Could changing the DNA methylation landscape promote the destruction of Epstein-Barr virus-associated cancers?

Sinclair, Alison J (2021) Could changing the DNA methylation landscape promote the destruction of Epstein-Barr virus-associated cancers? Frontiers in Cellular and Infection Microbiology, 11. a695093 1-6. ISSN 2235-2988

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Abstract

DNA methylation at CpG motifs provides an epigenetic route to regulate gene expression. In general, an inverse correlation between DNA hypermethylation at CpG motifs and gene expression is observed. Epstein Barr-virus (EBV) infects people and the EBV genome resides in the nucleus where either its replication cycle initiates or it enters a long-term latency state where the viral genome becomes hypermethylated at CpG motifs. Viral gene expression shows a largely inverse correlation with DNA hypermethylation. DNA methylation occurs through the action of DNA methyl transferase enzymes: writer DNA methyl transferases add methyl groups to specific regions of unmethylated DNA; maintenance DNA methyl transferases reproduce the pattern of DNA methylation during genome replication. The impact of DNA methylation is achieved through the association of various proteins specifically with methylated DNA and their influence on gene regulation. DNA methylation can be changed through altering DNA methyl transferase activity or through the action of enzymes that further modify methylated CpG motifs. Azacytidine prodrugs that are incorporated into CpG motifs during DNA replication are recognized by DNA methyl transferases and block their function resulting in hypomethylation of DNA. EBV-associated cancers have hypermethylated viral genomes and many carcinomas also have highly hypermethylated cellular genomes. Decitabine, a member of the azacytidine prodrug family, reactivates viral gene expression and promotes the recognition of lymphoma cells by virus-specific cytotoxic T-cells. For EBV-associated cancers, the impact of decitabine on the cellular genome and the prospect of combining decitabine with other therapeutic approaches is currently unknown but exciting.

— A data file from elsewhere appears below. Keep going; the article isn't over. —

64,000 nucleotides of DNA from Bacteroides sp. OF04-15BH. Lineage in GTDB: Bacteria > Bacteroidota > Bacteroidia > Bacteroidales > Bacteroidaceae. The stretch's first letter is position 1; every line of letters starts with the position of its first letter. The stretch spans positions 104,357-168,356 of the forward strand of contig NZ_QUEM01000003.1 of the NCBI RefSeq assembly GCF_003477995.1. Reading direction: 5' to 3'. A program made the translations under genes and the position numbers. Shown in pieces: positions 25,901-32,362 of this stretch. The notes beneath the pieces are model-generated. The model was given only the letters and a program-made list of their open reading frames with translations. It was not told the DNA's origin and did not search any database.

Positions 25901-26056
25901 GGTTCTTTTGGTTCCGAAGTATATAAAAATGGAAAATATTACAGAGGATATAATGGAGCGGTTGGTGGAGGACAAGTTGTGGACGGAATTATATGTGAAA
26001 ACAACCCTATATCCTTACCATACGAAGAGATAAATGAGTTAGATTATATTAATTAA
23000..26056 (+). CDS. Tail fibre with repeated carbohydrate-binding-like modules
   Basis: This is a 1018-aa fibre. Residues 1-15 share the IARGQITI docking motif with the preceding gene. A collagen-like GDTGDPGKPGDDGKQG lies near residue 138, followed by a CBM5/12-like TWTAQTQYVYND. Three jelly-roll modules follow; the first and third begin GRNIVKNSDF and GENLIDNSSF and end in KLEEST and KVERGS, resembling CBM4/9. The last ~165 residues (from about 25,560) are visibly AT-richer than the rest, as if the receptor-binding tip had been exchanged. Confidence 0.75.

Item Type: Article
Schools and Departments: School of Life Sciences > Biochemistry
SWORD Depositor: Mx Elements Account
Depositing User: Mx Elements Account
Date Deposited: 14 May 2021 06:50
Last Modified: 01 Jun 2021 14:00
URI: http://sro.sussex.ac.uk/id/eprint/99100

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